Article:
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Why Aren't Attendances At Reading FC Higher This Season?

BucksRoyal looks into the stats behind attendance figures at the Madejski Stadium and what they mean for the club.

Reading v Nottingham Forest - npower Championship Photo by Warren Little/Getty Images

A great way of assessing how well a team the size of Reading is doing is to look at how many fans are actually going to games. Unlike Premier League teams for example, the Royals can't rely on consistently high attendances come what may, so the figures are very changeable.

So, what do the stats say about this season?

More specifically...

(Overall attendance minus away contingent equals home contingent)

Preston North End: 15,764 - 1,000 = 14,764

Brighton and Hove Albion: 16,781 - 2,915 away = 13,866

Ipswich Town: 15,146 - 1,070 = 14,076

Birmingham City: 14,602 - 1,186 = 13,416

Huddersfield Town: 17,030 - 1,349 = 15,681

Derby County: 17,002 - 1,565 = 15,437

Aston Villa: 20,331 - 4,030 = 16,301

Nottingham Forest: 17,093 - 1,805 = 15,288

Burton Albion: 15,545 - 446 = 15,099

Bristol City: 18,778 - 3,529 = 15249

Average: 16,807 overall, with a home contingent of 14,917.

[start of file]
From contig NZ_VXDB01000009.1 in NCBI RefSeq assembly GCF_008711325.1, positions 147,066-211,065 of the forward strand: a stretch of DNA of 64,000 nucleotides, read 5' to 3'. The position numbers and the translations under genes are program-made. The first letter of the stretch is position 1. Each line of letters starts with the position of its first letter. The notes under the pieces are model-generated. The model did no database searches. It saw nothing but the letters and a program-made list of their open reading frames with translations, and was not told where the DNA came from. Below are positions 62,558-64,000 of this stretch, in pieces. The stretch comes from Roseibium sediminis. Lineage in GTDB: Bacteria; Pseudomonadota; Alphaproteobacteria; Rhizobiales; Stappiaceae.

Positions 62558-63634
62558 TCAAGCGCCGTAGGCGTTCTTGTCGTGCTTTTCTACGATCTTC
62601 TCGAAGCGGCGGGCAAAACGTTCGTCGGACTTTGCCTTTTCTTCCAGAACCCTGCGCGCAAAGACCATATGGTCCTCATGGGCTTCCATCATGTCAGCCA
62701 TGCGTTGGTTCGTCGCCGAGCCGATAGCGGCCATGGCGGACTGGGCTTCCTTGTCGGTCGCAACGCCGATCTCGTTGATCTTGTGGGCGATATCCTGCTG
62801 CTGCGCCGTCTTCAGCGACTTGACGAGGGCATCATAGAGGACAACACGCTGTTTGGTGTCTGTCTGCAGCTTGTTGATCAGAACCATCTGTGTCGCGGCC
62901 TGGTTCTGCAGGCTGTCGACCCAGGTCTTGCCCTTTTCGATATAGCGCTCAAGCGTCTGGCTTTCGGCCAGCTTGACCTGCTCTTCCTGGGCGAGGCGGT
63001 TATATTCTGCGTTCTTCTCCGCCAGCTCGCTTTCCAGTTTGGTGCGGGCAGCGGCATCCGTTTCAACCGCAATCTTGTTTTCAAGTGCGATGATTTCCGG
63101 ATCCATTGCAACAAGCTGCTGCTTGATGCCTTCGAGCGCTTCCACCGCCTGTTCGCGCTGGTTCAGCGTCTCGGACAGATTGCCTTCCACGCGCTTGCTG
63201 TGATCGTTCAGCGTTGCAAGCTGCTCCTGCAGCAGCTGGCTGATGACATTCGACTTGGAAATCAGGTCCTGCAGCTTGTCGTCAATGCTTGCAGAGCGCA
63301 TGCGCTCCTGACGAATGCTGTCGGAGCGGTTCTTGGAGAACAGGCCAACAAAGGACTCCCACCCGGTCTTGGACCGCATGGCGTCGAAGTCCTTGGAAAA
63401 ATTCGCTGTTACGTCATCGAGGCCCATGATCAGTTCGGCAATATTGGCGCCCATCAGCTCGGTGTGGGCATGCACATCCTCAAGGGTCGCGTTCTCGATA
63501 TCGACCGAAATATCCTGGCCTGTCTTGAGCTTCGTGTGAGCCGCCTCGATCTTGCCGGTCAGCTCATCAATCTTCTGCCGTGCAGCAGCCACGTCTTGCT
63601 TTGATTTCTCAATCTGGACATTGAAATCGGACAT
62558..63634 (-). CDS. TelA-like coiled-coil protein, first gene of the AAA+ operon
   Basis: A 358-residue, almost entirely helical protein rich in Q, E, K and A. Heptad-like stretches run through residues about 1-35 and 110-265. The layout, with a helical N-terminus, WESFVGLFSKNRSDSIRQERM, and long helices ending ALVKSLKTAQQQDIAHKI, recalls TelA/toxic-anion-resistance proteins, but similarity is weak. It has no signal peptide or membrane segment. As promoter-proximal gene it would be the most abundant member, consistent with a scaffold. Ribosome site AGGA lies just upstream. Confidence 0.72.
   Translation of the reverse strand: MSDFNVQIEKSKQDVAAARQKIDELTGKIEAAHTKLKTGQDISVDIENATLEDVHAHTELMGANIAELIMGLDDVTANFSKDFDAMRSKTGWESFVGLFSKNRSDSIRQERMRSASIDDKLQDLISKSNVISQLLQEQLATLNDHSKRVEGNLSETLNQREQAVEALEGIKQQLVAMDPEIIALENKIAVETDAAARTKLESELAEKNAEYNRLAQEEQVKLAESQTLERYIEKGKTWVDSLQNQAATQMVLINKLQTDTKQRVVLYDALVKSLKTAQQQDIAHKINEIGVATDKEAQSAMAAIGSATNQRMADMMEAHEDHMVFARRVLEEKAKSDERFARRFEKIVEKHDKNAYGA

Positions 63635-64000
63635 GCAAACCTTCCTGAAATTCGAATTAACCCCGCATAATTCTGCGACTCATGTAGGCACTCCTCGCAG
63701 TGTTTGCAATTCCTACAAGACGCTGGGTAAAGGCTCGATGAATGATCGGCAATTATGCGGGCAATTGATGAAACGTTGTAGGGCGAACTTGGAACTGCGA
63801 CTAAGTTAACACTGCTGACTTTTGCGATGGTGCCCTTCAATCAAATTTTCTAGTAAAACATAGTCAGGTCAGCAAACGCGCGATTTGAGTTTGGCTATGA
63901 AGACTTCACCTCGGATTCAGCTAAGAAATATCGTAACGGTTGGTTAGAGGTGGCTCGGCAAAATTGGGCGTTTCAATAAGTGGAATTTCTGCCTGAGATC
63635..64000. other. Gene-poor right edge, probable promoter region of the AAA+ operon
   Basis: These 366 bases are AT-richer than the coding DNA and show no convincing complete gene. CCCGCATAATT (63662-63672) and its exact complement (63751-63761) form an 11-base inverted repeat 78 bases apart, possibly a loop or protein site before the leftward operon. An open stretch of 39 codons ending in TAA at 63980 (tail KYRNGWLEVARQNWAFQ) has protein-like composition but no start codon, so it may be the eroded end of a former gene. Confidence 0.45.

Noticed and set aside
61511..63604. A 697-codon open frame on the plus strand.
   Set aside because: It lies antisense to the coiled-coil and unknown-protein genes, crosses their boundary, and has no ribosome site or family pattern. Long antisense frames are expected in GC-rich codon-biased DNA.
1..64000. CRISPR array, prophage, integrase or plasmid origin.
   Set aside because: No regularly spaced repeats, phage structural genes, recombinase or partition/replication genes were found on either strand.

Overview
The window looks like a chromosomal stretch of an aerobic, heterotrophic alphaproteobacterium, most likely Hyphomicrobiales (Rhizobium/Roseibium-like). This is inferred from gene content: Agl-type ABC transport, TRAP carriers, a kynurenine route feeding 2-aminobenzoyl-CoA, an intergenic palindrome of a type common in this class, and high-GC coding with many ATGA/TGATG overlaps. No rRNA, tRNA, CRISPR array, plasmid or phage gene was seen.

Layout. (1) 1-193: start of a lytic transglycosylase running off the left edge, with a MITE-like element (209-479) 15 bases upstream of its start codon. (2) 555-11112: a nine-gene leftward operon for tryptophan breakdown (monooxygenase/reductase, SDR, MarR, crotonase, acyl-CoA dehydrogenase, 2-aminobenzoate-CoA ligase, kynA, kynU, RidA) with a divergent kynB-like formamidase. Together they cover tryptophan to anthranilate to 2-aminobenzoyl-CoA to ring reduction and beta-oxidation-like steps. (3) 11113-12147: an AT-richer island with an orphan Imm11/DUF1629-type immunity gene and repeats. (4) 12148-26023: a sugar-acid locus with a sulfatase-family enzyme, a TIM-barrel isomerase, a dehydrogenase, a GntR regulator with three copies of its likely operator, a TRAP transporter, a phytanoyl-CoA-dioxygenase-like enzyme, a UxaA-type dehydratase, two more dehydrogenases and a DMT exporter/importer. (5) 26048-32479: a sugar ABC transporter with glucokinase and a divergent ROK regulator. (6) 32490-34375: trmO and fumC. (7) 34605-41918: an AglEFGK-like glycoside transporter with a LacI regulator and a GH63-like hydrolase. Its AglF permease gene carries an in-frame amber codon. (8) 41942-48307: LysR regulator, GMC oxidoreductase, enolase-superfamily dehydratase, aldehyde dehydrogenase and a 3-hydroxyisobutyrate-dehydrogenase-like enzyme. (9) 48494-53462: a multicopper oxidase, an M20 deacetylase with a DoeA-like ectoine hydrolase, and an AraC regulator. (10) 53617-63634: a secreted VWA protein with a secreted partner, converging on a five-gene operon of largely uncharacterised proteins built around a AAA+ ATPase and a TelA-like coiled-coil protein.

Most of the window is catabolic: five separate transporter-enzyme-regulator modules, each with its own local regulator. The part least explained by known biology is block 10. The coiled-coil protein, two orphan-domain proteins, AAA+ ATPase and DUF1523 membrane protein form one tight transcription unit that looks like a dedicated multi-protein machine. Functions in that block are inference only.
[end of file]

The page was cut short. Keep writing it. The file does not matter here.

To unpack all of that...

Attendances started poorly at the start of the campaign for two reasons: Jaap Stam's Reading were an unknown quantity, and last season was terrible. Perhaps unsurprisingly, fans were unwilling to part with their hard-earned cash for 90 minutes of something that wasn't likely to be any fun.

Things started to pick up with the visit of then table-toppers Huddersfield Town. However, Reading fans haven't flocked to the Mad Stad in that many numbers since, bar a game against recent Premier League team Aston Villa.

Interestingly, there's been no recent upturn in line with Reading's charge to 3rd. Sure, there wouldn't necessarily be an immediate spike in attendances, but I for one would have expected some kind of upward trend.

Why is this the case? The fallout from the Adkins, Clarke and (second) McDermott eras?

Although the club is doing fine work in trying to get bums on seats (£20 ticket prices in the Eamonn Dolan Stand and 18-24 season tickets being just two examples), they can only do so much. Ultimately, fans want to watch good football and, as I mentioned earlier, the football has often been pretty dire in Berkshire over the last few years.

How 2015/16 went is particularly important here. Under Steve Clarke, Reading started very well before falling apart and bombing to the bottom half of the table. Similarly, in 2016/17, a new manager has overseen an encouraging few months. Perhaps fans are staying away because they think another collapse is on the horizon?

Logically, that would suggest that attendances will improve as long as Reading continue to fly high in the table. We might only see the ground getting somewhere near full when/if the team is in a promotion race in the final few months of the campaign.